We call ‘miraculous’ events that don’t fall into the normal patterns of the world—the patterns that science elucidates—but the only miracles that actually happened (as opposed to mistaken reports or misunderstandings of natural phenomena) are themselves pointers to or signs of what the larger patterns of reality actually are. Such events are not a breakdown of a given law, but a breaking-in of a higher law. This is like the use of dissonance in the hands of an expert composer, or the use of a deliberate missed beat in the flow of a poem. Without the normal flow the missed beat would not be possible, but when introduced at the right moment, such a re-set or sudden silence is where a larger meaning may be at work.

The role of miracles in the life of Christ is centred on their significance in indicating the unique importance and role of the person at the heart of them. The beautiful events that took place were telling pointers, but they did not address general healthcare. The rate of cancer, leprosy, haemophilia, blindness and so on in the general population did not change. To address those issues, the crucial factors have been hygiene, fairer distribution of wealth, scientific understanding of causes and cures, and simply the recognition that every individual is equally valuable. These are the things that Jesus made possible, in the long term, by his teaching and demonstration of what our general attitudes should be. Through modern day infrastructure in developed countries, women can have every reason to hope for safe child delivery, and many illnesses which were widely experienced only a couple of generations ago (tuberculosis, diphtheria, polio) are all but eradicated. Even some forms of blindness can be healed by laser eye surgery. We are indeed doing the “greater works than these” which Jesus spoke of (I think his statement in John chapter 14 is a general insight about human potential when we live out the sort of partnership with God which he made possible).

What does partnership with God look like in practice? It does not take the form of individual people getting super-powers. It takes the form of communities of people coming together with greater levels of wisdom, generosity, trust, and mutual forgiveness. This in turn leads to the decision to offer education (including literacy and numeracy) as a universal freely available start for all, and it should lead to empowerment of women equally with men, and to culture with good governance, which in turn makes possible the long-term stability that liberates some to study science as well as other creative endeavours. The theme of partnership also motivates passion for truth and intellectual integrity, and an interest in the wider world and how it functions.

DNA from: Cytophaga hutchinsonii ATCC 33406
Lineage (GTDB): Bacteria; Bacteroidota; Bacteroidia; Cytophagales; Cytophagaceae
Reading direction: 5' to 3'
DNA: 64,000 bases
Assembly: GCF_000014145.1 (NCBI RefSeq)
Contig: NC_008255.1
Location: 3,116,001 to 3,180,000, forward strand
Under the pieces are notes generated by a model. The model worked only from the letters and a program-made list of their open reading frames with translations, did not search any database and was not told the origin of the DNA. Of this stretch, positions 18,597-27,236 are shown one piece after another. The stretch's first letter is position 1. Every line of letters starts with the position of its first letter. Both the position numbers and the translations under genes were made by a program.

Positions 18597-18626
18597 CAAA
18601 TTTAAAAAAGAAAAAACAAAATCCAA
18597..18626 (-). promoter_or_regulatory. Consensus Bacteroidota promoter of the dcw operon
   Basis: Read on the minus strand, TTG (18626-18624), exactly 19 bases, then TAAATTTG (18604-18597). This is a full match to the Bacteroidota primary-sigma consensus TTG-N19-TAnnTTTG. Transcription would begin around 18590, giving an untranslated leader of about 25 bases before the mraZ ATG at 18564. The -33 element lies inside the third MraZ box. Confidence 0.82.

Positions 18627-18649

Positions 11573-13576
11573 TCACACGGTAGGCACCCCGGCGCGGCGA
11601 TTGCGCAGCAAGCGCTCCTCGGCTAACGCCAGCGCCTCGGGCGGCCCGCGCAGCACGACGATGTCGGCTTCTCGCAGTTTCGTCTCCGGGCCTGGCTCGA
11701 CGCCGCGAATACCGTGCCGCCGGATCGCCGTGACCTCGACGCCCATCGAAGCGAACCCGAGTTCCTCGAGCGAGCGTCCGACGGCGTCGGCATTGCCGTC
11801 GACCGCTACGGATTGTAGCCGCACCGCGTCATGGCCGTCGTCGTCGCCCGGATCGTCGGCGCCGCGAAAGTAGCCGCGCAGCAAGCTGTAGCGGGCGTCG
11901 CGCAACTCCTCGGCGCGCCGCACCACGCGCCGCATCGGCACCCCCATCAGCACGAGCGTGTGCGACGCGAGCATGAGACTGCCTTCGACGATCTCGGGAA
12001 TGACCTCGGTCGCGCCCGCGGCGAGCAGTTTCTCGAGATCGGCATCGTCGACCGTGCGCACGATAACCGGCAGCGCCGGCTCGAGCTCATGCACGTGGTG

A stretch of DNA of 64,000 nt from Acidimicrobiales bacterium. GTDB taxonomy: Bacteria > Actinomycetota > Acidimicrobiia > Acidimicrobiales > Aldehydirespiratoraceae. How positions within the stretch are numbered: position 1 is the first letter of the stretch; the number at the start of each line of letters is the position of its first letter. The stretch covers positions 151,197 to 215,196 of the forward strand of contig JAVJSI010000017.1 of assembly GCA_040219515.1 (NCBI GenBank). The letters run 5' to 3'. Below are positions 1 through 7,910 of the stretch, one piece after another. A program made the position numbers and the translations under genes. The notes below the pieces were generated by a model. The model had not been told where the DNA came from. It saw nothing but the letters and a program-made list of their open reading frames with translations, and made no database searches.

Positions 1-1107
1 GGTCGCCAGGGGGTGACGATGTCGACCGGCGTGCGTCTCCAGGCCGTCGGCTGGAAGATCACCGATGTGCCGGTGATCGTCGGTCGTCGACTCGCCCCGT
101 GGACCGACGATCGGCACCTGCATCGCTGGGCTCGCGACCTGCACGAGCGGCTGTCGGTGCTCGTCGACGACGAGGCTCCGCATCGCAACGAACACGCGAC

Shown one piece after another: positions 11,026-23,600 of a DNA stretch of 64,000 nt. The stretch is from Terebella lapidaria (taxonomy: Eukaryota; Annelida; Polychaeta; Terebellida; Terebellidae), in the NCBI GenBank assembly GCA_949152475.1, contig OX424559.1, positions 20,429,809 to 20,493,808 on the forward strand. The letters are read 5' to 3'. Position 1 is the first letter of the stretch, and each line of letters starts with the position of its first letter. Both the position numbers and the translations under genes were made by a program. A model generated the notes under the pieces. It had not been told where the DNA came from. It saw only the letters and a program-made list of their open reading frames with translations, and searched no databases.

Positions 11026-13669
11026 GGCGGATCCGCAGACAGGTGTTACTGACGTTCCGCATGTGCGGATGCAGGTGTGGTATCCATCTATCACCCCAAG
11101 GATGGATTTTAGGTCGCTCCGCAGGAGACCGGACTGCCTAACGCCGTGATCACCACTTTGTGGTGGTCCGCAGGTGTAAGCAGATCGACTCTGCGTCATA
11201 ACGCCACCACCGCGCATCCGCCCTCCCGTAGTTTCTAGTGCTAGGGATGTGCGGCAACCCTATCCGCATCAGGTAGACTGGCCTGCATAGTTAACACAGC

Jesus spoke strongly against the craving for miraculous signs and wonders, which appears to have been a common fault in first century Israel, and I would say it is equally common today. It seems to involve a combination of arrogance on the one hand and faithlessness on the other. Arrogance, because it tries to get our teacher to play tricks for us before we will commit ourselves to learning from Him. Faithlessness, because it is a desperate search for reassurance. Having said that, I think that when people have courageously committed themselves to loving others in God’s name, with or without signs and wonders, then some marvellous things have happened. Jackie Pullinger springs to mind.


Added note regarding the crossing of the Jordan (Joshua chapter 3).

Colin Humphreys has given a carefully researched account which gives good evidence that an earthquake upstream, in the vicinity of Damia, may have caused a mud slide there, temporarily blocking the flow of the river. For more information, see